If rivers were captured and put in zoos, that would be the fate of two wild waters that once ran through greater Los Angeles. Thousands of years before the era of asphalt, the Rio Hondo and the San Gabriel flowed from the foothills of the San Gabriel Mountains and Angeles Forest to the Pacific. Today, to prevent flooding of thousands of homes, the rivers are channeled, encased by concrete and at the center of the fight over whether you must pave nature to save nature.
Proponents of the San Gabriel River Discovery Center, a facility proposed for the Whittier Narrows Natural Area where two waterways fed by the rivers converge, say it would provide an educational experience that encourages the public to reduce water pollution, increase water conservation and enable restoration of degraded nearby habitat.
Opponents say that the center and its proposed 116-space parking lot would be only the latest incursion of man in sensitive riparian habitat, and would replace an existing facility with an expensive and unnecessary alternative.
The San Gabriel Valley intergovernmental agency with authority over the project approved it on January 20 and was sued by a group of environmentalists and those who are happy with the site's existing center, who allege that the environmental-impact report issued for the project is inadequate.
While proponents from the government agencies involved and the proposed center's opponents agree that the footprint of the new building roughly matches the space taken by the existing center and enclave of outbuildings, the parking lot would pave over open space. Attorney Frank P. Angel, who represents Friends of the Whittier Narrows Natural Area in the lawsuit against the authority, termed the plan “ironic” — for a facility peddling environmental awareness.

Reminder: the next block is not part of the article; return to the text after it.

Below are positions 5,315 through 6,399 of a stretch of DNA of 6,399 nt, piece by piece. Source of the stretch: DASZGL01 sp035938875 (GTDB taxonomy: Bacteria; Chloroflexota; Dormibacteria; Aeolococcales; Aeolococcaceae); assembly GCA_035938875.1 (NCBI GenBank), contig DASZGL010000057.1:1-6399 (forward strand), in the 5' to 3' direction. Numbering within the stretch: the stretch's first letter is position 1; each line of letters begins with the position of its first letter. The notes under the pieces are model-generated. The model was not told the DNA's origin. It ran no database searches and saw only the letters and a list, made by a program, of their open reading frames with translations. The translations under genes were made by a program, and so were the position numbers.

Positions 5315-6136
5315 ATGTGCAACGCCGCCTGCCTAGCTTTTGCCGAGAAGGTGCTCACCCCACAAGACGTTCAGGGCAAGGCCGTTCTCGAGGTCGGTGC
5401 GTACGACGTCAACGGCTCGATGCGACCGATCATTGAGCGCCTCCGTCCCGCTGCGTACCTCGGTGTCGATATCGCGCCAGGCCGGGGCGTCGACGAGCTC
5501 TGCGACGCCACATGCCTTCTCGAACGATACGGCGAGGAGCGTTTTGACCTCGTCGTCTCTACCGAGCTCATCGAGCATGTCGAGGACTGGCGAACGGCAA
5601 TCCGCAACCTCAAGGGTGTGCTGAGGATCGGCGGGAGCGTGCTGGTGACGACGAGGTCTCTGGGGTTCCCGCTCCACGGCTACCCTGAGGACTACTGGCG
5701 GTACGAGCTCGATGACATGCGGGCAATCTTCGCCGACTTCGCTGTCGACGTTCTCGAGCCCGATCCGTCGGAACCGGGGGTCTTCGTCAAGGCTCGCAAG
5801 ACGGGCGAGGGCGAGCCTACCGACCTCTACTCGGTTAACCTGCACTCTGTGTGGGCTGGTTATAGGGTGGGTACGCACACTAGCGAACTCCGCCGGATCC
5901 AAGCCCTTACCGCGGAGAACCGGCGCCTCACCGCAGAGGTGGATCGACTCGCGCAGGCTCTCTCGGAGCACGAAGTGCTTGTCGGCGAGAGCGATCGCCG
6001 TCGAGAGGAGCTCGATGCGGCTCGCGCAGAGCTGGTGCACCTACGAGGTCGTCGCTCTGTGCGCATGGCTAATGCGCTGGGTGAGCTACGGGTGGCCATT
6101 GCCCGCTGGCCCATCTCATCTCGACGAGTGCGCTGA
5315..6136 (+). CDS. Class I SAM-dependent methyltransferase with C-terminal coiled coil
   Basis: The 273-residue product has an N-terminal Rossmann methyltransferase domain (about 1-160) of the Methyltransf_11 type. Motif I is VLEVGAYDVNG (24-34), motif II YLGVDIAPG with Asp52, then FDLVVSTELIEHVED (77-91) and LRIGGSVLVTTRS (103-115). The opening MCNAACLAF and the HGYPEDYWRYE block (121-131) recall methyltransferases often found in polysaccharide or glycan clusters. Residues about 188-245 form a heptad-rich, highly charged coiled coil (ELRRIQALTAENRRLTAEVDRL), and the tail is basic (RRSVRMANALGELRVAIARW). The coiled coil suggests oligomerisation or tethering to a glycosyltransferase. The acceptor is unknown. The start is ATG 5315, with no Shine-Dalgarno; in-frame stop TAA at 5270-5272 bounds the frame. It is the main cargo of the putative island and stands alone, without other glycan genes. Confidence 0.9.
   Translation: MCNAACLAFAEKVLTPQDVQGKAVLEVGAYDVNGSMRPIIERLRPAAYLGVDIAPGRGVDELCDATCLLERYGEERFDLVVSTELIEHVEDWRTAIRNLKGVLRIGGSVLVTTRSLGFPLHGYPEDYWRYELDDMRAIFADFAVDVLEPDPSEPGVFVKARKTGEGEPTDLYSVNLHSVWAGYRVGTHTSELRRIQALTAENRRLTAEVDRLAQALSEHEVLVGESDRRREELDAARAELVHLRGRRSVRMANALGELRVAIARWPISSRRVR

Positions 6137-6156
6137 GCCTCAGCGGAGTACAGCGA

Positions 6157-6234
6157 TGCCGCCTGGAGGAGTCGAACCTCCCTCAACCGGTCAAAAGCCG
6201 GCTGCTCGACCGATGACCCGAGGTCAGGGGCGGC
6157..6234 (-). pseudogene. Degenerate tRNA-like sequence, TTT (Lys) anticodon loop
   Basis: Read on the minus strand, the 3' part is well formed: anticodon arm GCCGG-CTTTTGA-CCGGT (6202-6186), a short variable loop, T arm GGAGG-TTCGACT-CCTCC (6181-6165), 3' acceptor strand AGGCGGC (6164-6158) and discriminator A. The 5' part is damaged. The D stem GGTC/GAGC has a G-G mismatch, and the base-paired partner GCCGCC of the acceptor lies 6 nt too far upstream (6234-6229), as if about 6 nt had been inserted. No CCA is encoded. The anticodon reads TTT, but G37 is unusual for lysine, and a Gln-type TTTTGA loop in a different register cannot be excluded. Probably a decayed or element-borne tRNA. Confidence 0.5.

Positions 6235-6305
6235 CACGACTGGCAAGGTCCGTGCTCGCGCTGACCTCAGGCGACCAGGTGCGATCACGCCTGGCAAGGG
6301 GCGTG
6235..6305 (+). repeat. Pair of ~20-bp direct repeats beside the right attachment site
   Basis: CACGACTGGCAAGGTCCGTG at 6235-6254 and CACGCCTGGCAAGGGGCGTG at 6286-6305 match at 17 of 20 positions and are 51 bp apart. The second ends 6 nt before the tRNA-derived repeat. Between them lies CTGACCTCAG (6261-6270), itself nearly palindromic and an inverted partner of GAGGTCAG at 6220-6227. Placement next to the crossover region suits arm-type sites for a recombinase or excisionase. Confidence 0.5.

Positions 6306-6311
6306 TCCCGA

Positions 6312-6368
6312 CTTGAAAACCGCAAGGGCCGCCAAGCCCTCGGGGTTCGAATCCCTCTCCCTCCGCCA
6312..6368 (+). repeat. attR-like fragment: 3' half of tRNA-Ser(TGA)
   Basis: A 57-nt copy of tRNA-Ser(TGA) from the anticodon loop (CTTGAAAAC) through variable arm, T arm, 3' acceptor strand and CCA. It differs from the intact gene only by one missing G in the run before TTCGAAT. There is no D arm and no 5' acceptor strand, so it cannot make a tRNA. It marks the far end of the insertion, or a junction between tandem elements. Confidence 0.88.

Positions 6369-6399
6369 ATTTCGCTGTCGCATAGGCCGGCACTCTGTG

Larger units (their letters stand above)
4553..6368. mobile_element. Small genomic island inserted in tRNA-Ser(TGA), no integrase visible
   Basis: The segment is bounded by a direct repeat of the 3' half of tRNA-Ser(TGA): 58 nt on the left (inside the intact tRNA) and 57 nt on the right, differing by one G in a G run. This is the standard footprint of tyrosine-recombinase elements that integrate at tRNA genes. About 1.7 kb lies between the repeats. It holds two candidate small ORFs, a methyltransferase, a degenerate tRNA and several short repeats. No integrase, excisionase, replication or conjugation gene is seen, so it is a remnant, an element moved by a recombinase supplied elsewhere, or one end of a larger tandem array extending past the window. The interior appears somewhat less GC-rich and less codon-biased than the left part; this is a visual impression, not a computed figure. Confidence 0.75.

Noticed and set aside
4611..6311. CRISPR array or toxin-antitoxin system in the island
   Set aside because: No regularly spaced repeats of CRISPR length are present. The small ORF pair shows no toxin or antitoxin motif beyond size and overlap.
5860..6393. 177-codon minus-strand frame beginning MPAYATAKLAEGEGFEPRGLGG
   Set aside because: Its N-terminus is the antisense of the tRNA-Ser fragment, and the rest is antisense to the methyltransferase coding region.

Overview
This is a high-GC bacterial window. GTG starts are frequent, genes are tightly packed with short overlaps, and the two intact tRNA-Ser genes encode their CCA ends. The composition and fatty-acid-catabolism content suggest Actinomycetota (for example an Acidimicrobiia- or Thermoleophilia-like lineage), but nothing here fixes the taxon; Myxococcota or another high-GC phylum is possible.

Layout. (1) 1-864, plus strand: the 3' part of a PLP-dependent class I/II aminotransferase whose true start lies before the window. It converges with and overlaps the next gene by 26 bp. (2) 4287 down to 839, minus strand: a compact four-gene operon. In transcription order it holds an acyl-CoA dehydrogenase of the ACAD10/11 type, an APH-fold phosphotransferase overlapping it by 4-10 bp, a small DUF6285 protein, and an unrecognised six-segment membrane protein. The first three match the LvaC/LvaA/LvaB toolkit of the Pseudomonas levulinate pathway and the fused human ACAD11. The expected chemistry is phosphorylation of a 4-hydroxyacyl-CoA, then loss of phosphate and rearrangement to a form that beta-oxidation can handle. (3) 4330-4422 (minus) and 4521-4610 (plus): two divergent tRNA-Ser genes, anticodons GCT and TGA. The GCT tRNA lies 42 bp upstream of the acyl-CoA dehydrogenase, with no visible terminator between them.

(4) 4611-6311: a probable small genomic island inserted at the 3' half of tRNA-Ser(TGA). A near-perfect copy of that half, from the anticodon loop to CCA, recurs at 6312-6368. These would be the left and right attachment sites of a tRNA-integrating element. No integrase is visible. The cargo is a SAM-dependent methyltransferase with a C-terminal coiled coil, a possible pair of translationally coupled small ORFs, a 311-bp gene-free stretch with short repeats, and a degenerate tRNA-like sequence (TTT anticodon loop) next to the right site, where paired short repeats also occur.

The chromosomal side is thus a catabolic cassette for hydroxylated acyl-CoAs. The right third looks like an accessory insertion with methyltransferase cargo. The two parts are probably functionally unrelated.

Shepherded by a group of unwieldy bureaucracies that include two water districts, the San Gabriel & Lower Los Angeles Rivers and Mountain Conservancy and the County of Los Angeles, the San Gabriel River Discovery Center is designed to replace the aging 2,000-square-foot Whittier Narrows Nature Center, buildings including a garage, and “non-native landscaping” with a 14,000-square-foot museum of interactive exhibits for children that would explain the existing state of the watershed, show what the natural rivers were once like and feature a covered, outdoor classroom.
“You're going to bring awareness of the sense of place where the kids sense that they're part of something much bigger,” declares Sam Pedroza as he reels off interconnections between man, river and sea. “Everything that we do from the mountains and the inland cities affects the ocean. It's as small as throwing a wrapper in the street or in the parking lot — that can all end up in the ocean.”
Pedroza, a Claremont city councilman, chairs the San Gabriel River Discovery Center Authority's Stakeholders Committee. “I know that we look like the Goliath here,” he tells the Weekly, but “by every definition this is an environmental project that's aimed at protecting the watershed.”
Others aren't so sure.
Teresa Young, who studies insects in habitats near the existing nature center, shares Pedroza's concern for the remaining open space. But she does not agree that the construction of a large building and parking lot somehow improves the environment.
“It's the only green natural area for miles. Why should we [remove] an inch?” Young says.
A member of the Whittier Narrows Nature Center Associates and a fierce opponent of the proposed new facility, Young recently surveyed the area by helicopter — a greenbelt in the midst of several bustling, polluted inland cities including Montebello and Pico Rivera. The 320-acre wildlife sanctuary, part of a flood basin of 1,400 acres owned by the Army Corps of Engineers and leased by the county as recreational land for the public, is “like an island,” says Young.